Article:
May 31, 2002

Contact:
Debbie Neufert
Media Relations, LHSC
519-685-8500, ext. 74772

North American first in neurosurgery

(LONDON, Ontario) The first artificial cervical disc replacement on this continent has been completed at London Health Sciences Centre (LHSC). This latest innovation provides another avenue for patients with a disc herniation in their neck to ease their pain and maintain mobility. The announcement was made at a news conference today at LHSC.

Unlike the current treatment of cervical fusion surgery, where the vertebrae are fused, an artificial cervical disc replacement involves removing the bad disc and replacing it with an artificial one. The benefit to patients is that they continue to have a range of movement in their neck - something that is not possible with cervical fusion surgery. The artificial cervical disc also shows strong potential to prevent accelerated degeneration of adjacent discs.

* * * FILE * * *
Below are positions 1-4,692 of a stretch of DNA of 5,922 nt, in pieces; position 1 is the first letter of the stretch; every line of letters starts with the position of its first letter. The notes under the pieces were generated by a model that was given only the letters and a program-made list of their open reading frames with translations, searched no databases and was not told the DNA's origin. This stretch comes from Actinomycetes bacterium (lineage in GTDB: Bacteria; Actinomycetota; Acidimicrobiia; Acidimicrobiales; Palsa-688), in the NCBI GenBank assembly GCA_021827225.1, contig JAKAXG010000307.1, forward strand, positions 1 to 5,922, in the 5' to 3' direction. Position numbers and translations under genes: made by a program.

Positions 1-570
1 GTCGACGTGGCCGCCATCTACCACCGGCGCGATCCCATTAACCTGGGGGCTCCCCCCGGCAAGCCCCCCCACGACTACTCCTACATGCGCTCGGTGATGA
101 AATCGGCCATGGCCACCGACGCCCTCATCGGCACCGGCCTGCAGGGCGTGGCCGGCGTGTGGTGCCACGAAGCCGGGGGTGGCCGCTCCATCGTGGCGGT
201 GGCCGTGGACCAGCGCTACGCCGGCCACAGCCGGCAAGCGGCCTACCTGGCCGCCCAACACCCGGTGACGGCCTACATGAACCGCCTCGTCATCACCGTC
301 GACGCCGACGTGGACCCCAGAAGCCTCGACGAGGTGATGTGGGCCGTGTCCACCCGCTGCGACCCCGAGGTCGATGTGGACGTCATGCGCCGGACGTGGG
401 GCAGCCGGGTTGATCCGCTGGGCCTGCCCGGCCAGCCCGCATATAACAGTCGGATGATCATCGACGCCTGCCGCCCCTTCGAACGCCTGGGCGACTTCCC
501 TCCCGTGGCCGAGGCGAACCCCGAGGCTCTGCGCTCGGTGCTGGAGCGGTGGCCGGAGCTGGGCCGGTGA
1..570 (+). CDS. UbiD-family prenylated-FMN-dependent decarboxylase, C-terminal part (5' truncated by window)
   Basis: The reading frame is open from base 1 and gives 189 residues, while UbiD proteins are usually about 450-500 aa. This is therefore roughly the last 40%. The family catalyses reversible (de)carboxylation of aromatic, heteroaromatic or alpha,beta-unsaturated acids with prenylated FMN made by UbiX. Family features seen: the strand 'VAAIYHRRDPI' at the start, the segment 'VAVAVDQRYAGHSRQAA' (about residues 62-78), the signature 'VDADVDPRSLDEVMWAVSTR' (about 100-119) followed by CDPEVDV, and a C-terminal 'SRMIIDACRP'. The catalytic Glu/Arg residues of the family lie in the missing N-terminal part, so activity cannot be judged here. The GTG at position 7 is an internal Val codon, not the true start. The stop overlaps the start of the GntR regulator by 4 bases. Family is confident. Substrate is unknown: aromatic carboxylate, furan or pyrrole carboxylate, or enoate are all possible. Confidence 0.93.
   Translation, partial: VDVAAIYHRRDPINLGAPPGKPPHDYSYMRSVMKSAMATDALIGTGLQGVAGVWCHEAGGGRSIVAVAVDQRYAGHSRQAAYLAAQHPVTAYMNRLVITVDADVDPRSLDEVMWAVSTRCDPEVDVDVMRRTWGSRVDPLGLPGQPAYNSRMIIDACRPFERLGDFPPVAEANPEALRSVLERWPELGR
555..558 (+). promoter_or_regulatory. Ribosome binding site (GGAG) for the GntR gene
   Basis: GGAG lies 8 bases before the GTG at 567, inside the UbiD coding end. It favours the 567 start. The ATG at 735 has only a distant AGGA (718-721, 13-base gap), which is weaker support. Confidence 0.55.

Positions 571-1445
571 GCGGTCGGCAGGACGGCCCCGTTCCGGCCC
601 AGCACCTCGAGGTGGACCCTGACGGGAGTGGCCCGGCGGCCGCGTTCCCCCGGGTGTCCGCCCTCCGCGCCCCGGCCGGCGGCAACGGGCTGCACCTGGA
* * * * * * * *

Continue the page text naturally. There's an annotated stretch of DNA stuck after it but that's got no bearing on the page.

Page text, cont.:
Cervical disc disease affects approximately 50 per cent of the population. A cervical disc herniation can be caused by degeneration of the disc, injury or heavy lifting. Discs are gel-like cushions that act as shock absorbers between each of the bones of the spine. A cervical disc herniation can cause compression of adjacent nerve endings connected to the arm which can cause pain and possibly weakness or numbness in the arm. Most people respond to non-surgical treatments, but for those who don't, an artificial cervical disc is a new option for relief.

Dr. Neil Duggal, neurosurgeon at LHSC, and an assistant professor in the department of Clinical Neurological Sciences at the University of Western Ontario successfully implanted an artificial cervical disc on two patients March 7, 2002. Both patients are pain-free and continue to respond well to the surgery.